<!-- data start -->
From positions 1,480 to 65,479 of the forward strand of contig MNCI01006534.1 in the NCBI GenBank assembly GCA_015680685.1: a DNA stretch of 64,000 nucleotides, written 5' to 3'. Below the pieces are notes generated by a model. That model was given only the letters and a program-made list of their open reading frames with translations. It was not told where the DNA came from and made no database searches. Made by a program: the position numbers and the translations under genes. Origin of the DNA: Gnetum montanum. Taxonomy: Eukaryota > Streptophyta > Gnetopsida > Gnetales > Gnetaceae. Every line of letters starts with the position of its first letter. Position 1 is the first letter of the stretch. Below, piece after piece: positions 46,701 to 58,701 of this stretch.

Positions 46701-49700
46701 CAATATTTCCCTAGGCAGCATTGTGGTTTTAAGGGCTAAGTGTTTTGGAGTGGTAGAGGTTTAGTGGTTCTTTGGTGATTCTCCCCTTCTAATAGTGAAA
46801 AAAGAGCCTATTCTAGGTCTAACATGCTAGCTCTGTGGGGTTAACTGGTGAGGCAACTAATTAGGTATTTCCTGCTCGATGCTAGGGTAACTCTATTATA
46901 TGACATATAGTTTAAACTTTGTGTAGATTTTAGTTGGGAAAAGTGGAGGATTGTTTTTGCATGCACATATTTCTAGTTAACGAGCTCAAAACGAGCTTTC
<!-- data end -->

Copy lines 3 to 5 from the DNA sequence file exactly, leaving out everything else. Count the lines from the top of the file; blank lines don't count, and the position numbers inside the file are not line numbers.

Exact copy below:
46701 CAATATTTCCCTAGGCAGCATTGTGGTTTTAAGGGCTAAGTGTTTTGGAGTGGTAGAGGTTTAGTGGTTCTTTGGTGATTCTCCCCTTCTAATAGTGAAA
46801 AAAGAGCCTATTCTAGGTCTAACATGCTAGCTCTGTGGGGTTAACTGGTGAGGCAACTAATTAGGTATTTCCTGCTCGATGCTAGGGTAACTCTATTATA
46901 TGACATATAGTTTAAACTTTGTGTAGATTTTAGTTGGGAAAAGTGGAGGATTGTTTTTGCATGCACATATTTCTAGTTAACGAGCTCAAAACGAGCTTTC